Publication Date


Document Type


Committee Members

Fred Garber (Committee Member), Muralidhar Rangaswamy (Committee Member), Brian Rigling (Committee Chair), Arnab Shaw (Committee Member), Michael Temple (Committee Member)

Degree Name

Doctor of Philosophy (PhD)


Passive bistatic radar can be an attractive choice relative to monostatic radar because it provides the ability to operate covertly; immunity to jamming and interference; the ability to operate outside of traditional radar bands; and reduced cost. The benefits of noise waveforms versus classic radar waveforms such as linear frequency modulation (LFM) are discussed in the literature. Noise waveforms, with their thumbtack ambiguity functions, are ideal for use in non-cooperative passive radar. Since many digital waveforms are randomized to make their spectra approximately white, noise-like waveforms may be readily available for opportunistic use by non-cooperative passive radar receivers. For instance, the literature points out that digital television transmitters offer a powerful, well-defined signal with sufficient bandwidth for reasonable precision in range and are noise-like, thereby allowing for good, consistent range compression and Doppler estimation of targets. Much of the literature assumes that the transmitted noise (or noise-like) waveform is white (flat spectrum) over a finite bandwidth, and with good reason. However, some illuminators may emit waveforms that are not white. When the transmitted waveform's spectrum is colored (correlated), the cross-correlation process is likely to produce unacceptably high sidelobes. Meanwhile, LMS may produce more acceptable sidelobes. Until now, no theoretical expressions for the SNR at the output of the LMS family of algorithms existed in the literature for cases in which variants of the LMS algorithm are used to process colored Gaussian noise input data. The original contribution of this research is as follows. An equation is derived which predicts the theoretical output SNR when processing colored Gaussian noise input data using conventional LMS, valid at steady-state. Theoretical results have been corroborated by simulation results, and this contribution has been completed. The equation which predicts the steady-state theoretical output SNR when conventional LMS processes colored Gaussian noise input data should also apply at steady-state when block LMS and fast block LMS (fast LMS) are used to perform the processing. Additionally, promising simulation results using L1 LMS are presented, which highlight the previously known fact that L1 LMS's performance when processing sparse input data may be robust even when the transmit waveform's spectrum is notched, while results from other algorithms (including conventional LMS) noticeably degrade. These simulation results prompt future research to extend the contribution documented herein by deriving the steady-state theoretical output SNR when processing sparse colored Gaussian noise input data using L1 LMS.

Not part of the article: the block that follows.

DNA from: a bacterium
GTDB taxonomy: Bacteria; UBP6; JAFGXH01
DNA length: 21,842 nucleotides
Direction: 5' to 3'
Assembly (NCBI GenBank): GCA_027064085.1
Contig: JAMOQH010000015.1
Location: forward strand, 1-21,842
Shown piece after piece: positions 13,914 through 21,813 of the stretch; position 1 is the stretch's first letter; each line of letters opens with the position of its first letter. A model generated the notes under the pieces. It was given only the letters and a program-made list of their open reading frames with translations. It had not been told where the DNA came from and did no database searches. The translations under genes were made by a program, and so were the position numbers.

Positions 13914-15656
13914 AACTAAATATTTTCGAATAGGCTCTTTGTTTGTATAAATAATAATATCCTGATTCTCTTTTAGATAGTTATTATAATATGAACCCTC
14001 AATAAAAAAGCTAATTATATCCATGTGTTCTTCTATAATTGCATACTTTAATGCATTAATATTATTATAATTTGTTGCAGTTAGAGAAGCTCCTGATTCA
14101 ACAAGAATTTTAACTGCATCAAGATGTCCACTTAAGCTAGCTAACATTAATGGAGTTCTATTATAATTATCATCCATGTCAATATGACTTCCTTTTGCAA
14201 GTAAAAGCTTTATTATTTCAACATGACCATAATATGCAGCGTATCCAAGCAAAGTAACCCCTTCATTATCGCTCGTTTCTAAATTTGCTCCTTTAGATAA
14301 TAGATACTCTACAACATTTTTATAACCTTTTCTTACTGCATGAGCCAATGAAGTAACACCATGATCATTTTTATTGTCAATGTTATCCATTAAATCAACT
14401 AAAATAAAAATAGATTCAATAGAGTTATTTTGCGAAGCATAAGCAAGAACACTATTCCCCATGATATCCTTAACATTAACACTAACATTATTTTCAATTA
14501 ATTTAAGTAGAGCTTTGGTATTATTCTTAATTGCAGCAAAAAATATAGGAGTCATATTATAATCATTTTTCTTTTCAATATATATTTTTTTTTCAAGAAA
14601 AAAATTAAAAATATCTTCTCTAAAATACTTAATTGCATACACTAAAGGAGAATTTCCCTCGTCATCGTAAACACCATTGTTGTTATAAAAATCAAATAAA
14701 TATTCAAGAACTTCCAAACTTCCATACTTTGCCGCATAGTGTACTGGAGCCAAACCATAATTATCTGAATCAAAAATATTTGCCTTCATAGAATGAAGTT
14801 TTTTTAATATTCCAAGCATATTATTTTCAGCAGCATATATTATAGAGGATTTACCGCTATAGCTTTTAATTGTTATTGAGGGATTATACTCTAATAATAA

Page Count


Department or Program

Ph.D. in Engineering

Year Degree Awarded


Included in

Engineering Commons